A performance audit of the San Francisco Housing Authority finds that management problems at the federally funded program have led to a serious shortage of funds and a lack of oversight, vision and planning.
Released Monday, the audit examines how well the Housing Authority is managing its $210 million budget and keeping up with the needs of 31,000 residents in more than 6,000 public housing units.
The Board of Supervisors directed its Budget and Legislative Analyst’s Office to conduct the audit after the U.S. Department of Housing and Urban Development gave the agency a score of 54 out of 100 in December. That put the SFHA on HUD’s “troubled” list, “making it ineligible to apply for competitive grants and meaning it must right itself to avoid penalties, including being placed in receivership,” the San Francisco Chronicle reported at the time. Richmond is the only other housing agency of the 114 in California that is on the troubled list.
The Chronicle had previously done a series of unflattering stories on Henry Alvarez, the former director of the agency, who was let go in April. Alvarez had been the target of discrimination lawsuits by SFHA employees, as well as allegations of favoritism in awarding contracts. An investigation by former City Attorney Louise Renne found that Alvarez’s behavior toward his staff was unprofessional but did not rise to the level of legal discrimination or harassment.
In February, Mayor Ed Lee replaced six of seven SFHA commissioners with city staff. The agency is now run by an interim director, Barbara Smith. Yesterday’s audit did say that the new commission “has worked quickly to identify organizational weaknesses and increase the Commission’s oversight function by requiring detailed financial updates and regular program reports from SFHA staff.” But the commission will have a lot of work to do, according to the report. Some of its findings:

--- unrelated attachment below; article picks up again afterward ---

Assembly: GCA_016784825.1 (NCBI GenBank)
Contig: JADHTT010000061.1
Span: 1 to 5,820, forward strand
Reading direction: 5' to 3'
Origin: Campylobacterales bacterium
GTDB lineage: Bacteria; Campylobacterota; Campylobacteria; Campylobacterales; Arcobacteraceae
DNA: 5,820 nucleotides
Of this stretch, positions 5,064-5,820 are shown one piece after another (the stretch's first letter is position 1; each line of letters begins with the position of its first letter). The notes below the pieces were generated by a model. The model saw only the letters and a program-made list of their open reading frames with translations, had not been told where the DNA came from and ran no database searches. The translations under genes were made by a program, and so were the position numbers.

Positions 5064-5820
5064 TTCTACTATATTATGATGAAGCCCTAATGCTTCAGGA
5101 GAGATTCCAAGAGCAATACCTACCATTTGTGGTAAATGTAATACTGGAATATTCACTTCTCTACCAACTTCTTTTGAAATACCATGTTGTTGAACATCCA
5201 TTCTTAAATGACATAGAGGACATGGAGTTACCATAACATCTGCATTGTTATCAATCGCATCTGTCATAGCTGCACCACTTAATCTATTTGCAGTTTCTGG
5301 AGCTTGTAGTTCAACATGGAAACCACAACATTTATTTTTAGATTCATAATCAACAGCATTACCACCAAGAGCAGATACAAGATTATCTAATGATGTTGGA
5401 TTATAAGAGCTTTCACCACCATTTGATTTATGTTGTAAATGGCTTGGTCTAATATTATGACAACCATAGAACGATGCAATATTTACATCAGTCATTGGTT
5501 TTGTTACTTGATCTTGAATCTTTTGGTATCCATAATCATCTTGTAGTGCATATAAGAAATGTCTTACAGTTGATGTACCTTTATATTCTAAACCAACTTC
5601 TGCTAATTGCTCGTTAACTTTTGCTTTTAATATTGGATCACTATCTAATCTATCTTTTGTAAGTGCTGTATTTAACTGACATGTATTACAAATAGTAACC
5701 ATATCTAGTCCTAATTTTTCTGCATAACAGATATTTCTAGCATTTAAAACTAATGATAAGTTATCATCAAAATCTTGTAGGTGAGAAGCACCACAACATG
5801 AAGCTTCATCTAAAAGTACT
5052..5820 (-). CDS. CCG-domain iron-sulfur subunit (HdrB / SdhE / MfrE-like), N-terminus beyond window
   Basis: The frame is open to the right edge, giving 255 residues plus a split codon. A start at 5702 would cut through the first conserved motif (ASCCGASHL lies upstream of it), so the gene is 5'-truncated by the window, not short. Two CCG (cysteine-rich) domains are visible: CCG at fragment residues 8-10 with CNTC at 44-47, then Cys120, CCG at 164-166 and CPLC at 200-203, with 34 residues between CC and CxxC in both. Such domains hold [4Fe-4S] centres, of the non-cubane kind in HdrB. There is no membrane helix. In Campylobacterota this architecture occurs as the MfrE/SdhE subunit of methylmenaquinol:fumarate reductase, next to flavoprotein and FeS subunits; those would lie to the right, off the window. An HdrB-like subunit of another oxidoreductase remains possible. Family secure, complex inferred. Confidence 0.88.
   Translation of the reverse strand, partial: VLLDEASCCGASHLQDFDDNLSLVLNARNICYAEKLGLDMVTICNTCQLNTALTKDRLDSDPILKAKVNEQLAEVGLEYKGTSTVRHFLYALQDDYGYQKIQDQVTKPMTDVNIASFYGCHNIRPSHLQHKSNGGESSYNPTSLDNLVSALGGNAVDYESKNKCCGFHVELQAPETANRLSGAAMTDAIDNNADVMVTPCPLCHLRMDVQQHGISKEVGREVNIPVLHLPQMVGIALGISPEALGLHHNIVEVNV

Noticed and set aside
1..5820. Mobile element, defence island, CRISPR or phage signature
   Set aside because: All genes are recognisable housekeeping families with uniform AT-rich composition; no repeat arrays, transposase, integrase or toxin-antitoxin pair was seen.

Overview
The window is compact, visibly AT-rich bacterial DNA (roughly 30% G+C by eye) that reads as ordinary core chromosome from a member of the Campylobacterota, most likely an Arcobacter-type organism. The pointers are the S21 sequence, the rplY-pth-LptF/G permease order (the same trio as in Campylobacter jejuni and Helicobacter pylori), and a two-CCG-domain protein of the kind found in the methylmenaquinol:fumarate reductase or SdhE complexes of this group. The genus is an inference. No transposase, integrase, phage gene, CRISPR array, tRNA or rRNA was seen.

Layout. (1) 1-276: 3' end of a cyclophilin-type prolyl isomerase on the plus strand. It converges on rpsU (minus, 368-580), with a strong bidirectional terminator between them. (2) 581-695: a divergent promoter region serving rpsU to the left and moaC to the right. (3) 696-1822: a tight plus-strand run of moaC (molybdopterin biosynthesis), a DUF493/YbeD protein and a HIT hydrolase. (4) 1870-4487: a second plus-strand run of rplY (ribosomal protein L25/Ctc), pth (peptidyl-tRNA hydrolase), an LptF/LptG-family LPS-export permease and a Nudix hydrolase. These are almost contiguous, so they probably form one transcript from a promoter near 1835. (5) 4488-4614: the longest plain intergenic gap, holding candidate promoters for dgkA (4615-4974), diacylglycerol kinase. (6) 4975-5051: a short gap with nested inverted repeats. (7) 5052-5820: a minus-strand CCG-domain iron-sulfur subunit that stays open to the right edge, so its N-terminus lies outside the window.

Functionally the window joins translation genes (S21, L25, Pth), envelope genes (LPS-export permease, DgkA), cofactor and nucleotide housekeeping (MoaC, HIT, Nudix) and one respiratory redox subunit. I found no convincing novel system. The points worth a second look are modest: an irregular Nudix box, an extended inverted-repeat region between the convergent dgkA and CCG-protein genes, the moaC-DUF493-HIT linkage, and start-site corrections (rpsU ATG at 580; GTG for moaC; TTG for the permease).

- SFHA could run out of cash by July. Although the reduction in federal funds has contributed to the potential insolvency, poor financial management practices have made it worse. SFHA has no cash reserves to cover the deficit.
- Despite the funding shortfall, as of March 19, delinquent rents totaled $451,051.
- Approximately 5.1 percent of SFHA housing units, or 276 housing
units, are vacant. There are 26,070 households on the public housing waiting list and 8,974 households on the Section 8 voucher waiting list.
- Waiting lists for public housing are updated infrequently, despite HUD guidelines to do so annually.
- SFHA has not had sound procurement practices for at least three years and has not sufficiently evaluated contract proposals. The authority changed the scope of work in contracts without justification.
- The authority’s monitoring of contracts is decentralized and inconsistent, increasing the risk of unnecessary costs and improperly awarded contracts.
- As of February, nearly 48 percent of public housing residents were delinquent on rent.
These problems, of course, affect real people. KQED’s Joshua Johnson recently profiled one public housing resident who lives in the Sunnydale complex in Visitacion Valley. She reported a host of problems, not the least of which was her inability to get anyone from the housing authority to check on what she believes is asbestos in her attic. The analyst’s report found the agency had a backlog of 2,853 repair requests.
Here’s the full audit released yesterday …